About Tom

I’ve been working as a therapist for over 30 years.

My training ground for being a therapist has taken place in three areas: My Western psychological education and training, my spiritual studies and practice, primarily within the realms of Buddhism and Christianity, and the lifelong work that I have done in relationship. Foremost among these have been  my two marriages and my two sons from my current partner, who are now 13 and 17 years old.

I grew up in a family with three sisters and my father who was a minister and my mother who worked as a social worker. In my quest to find myself, I wound up joining a religious cult out of high school and stayed with them for a little over two years. There were many takeaways for me from this experience, but the one that had the biggest effect on my eventual professional expression was what it taught me about personal identity. It taught me about how we are all seeking identity, or a place to fit in within this culture, the prices we are willing to pay to establish that identity, and the limitations which that identity may eventually place on our ongoing growth as a person.

Coming out of a religious cult, the job of creating an identity for myself was a bit more front and center than for most people. It was partially for this reason that I entered a masters program in counseling psychology in my late 20’s.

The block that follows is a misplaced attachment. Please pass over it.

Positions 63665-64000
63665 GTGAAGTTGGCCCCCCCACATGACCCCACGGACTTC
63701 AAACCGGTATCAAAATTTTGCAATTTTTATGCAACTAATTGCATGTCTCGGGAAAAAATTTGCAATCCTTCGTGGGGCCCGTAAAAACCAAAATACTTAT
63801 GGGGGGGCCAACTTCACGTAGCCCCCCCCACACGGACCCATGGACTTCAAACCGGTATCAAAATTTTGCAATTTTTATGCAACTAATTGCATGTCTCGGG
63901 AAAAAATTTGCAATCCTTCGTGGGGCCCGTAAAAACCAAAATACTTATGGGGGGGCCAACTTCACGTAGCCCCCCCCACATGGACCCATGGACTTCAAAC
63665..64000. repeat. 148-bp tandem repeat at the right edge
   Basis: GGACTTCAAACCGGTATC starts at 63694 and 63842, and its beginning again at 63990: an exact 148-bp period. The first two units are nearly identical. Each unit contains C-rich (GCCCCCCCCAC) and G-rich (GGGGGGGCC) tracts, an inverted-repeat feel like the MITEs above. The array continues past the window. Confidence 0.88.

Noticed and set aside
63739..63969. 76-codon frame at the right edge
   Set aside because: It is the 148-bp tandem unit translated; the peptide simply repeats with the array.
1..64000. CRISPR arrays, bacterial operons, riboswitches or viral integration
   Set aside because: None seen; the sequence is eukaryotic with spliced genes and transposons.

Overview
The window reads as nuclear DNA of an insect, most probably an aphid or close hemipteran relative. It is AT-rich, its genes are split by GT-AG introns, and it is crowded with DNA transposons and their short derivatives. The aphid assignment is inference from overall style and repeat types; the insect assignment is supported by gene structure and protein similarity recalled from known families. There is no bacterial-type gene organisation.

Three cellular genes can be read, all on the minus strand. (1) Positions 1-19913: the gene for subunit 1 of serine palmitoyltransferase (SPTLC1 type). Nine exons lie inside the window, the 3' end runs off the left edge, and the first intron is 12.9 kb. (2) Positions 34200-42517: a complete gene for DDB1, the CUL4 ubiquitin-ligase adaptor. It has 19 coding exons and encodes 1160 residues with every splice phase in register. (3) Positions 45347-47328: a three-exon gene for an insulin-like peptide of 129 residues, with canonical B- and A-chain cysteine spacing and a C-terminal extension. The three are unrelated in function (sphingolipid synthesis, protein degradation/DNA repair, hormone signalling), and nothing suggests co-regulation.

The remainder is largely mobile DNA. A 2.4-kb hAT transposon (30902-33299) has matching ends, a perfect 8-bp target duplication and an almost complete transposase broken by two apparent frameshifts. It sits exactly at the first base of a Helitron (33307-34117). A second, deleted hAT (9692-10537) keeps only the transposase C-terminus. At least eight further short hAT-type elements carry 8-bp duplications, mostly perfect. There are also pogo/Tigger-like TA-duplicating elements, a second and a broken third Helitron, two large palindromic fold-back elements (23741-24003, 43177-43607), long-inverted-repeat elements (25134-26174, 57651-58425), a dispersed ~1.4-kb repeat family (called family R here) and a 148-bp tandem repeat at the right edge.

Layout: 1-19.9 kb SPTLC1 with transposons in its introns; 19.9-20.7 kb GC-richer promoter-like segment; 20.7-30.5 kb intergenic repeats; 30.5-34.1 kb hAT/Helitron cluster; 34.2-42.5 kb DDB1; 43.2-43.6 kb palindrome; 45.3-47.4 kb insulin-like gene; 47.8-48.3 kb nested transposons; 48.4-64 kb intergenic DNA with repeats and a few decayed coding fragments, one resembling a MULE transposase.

Western psychological training at that time, taught a lot about how people develop mental illness and how we can treat it. It had less to say, however, about how we could grow into our greater potential as a human or how we could manifest that which we took birth to accomplish in this lifetime.

I began my involvement with Theravadan Buddhism about four years before I entered graduate school and I found that the deep places I was able to get to with meditation were extremely healing for my soul. This experience provided an alternate model of healing for me that I have continued to cultivate throughout my life. Buddhism has shown me not only how we could be cured of our childhood traumas but also how we could be freed from deeper layers of suffering and confusion within the psyche.

In my late 30’s, on a nine-month sojourn to Asia, I made it to Nepal and Tibet and began my encounter with Mahayana Buddhism. Contained within Mahayana Buddhism are the teachings and methods for not only freeing the individual from suffering, but also the Way of the Bodhisattva, who’s task it is to free all beings  from suffering.

Being on this kind of path means constant transformation. Though often disconcerting to have your life get thrown up for grabs just as soon as you get things figured out, I think this is a good thing given the world we live in. We’re not able to just “settle down and live our lives” anymore because the forces at work in the world are just too dynamic. Change is the only constant.

That’s why deep Self Knowledge is so important. If we know ourselves deeply, not only can we create the life we want to create for ourselves as we align with the creative power of the universe, but we can also adjust and adapt much more easily to all the changes that come our way.